Farmers and ranchers should plan for the worst and hope for the best.
Because of imminent flooding along the Missouri River, the South Dakota Department of Agriculture encourages farmers and ranchers to take some basic precautions.
Now that livestock are out in pastures, ranchers should frequently monitor pastures that are vulnerable to river flooding and have plans in place to move livestock to higher ground, if needed. Feed sources should also be monitored and moved to higher ground, if necessary.
Producers who may have ag inputs, such as seed, pesticide and fertilizer products in storage, should move those products off the floor or to an area protected from flood waters and away from drains. Diking or sandbagging in those areas may be needed.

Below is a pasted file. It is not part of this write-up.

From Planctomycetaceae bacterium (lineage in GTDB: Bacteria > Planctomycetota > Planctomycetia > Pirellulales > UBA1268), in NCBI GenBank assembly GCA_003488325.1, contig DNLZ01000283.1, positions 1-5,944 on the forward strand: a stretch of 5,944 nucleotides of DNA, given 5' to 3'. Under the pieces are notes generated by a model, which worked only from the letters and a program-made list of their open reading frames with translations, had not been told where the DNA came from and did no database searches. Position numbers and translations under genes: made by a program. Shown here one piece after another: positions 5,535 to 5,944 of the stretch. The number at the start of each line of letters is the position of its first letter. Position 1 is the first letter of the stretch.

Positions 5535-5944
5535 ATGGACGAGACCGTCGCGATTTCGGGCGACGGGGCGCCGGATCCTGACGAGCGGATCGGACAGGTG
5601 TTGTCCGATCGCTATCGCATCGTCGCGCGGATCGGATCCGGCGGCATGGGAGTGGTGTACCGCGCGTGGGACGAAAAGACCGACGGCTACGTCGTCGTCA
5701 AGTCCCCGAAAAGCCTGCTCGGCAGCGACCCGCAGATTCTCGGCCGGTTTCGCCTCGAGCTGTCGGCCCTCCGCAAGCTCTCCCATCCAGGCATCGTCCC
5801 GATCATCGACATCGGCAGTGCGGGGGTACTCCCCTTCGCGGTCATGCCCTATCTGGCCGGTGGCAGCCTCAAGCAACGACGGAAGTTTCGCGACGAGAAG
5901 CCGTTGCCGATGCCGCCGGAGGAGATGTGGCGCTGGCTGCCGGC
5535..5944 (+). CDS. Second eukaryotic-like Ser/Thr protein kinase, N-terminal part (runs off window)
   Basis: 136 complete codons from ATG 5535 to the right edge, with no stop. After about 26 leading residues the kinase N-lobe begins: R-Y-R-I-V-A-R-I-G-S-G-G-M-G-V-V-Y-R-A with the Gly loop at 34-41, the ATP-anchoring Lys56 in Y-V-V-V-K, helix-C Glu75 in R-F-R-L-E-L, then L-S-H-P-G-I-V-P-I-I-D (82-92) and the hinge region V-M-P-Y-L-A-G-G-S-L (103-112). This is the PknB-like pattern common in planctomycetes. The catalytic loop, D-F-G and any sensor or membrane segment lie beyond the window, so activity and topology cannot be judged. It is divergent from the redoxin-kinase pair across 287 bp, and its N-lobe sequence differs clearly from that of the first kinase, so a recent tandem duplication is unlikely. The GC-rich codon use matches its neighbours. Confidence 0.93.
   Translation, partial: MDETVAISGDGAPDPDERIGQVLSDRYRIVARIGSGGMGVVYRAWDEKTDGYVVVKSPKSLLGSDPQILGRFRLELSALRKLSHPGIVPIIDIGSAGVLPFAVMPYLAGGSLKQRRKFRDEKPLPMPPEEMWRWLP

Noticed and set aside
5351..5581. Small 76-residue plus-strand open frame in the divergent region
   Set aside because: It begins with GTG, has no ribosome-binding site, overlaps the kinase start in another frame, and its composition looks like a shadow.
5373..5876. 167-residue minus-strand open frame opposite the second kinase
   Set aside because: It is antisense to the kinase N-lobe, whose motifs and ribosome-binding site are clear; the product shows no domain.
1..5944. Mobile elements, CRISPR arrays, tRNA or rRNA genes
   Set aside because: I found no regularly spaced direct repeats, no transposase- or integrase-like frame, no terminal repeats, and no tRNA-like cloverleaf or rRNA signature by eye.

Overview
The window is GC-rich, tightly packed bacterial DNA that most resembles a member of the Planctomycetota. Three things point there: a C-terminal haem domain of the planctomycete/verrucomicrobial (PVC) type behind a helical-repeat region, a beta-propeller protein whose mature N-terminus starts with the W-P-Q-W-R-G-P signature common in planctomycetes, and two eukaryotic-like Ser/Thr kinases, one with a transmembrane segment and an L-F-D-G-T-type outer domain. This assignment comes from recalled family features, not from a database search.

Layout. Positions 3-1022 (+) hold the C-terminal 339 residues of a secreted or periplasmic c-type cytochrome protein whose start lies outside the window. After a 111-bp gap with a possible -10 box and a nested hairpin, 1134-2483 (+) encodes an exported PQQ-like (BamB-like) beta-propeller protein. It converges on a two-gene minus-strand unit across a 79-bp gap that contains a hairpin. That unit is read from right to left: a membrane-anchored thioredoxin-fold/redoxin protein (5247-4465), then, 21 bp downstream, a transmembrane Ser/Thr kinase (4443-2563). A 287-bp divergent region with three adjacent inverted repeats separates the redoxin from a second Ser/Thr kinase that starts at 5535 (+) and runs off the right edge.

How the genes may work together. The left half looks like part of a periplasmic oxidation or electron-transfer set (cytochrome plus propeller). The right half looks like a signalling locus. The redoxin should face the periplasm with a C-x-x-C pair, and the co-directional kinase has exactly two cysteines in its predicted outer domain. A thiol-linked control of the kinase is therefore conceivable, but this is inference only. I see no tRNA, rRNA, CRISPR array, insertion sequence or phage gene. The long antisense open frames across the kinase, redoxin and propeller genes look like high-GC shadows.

Ag inputs that are stored in bulk tanks, such as fuel, fertilizer or pesticides, should also be protected from potential flooding. Producers should lock and protect valves and secure empty storage tanks to prevent movement or damage by flood waters.
Walt Bones, South Dakota Secretary of Agriculture, advises farmers and ranchers to plan for the worst and hope for the best. He also reminds producers and others in rural areas that rural roads may be flooded or soft due to the wet conditions and that alternate routes may be necessary.